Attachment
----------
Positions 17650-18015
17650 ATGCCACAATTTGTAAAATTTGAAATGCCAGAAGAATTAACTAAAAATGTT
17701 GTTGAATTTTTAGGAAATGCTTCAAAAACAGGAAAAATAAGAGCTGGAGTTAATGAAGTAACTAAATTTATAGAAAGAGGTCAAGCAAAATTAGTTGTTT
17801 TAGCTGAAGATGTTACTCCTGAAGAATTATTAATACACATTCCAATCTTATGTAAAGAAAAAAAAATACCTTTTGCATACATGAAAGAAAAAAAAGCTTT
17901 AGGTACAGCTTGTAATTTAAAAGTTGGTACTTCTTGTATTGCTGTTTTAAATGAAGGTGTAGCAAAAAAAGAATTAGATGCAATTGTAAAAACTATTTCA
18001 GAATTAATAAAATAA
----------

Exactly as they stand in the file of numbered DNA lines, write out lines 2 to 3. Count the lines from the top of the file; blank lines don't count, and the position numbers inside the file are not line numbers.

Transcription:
17650 ATGCCACAATTTGTAAAATTTGAAATGCCAGAAGAATTAACTAAAAATGTT
17701 GTTGAATTTTTAGGAAATGCTTCAAAAACAGGAAAAATAAGAGCTGGAGTTAATGAAGTAACTAAATTTATAGAAAGAGGTCAAGCAAAATTAGTTGTTT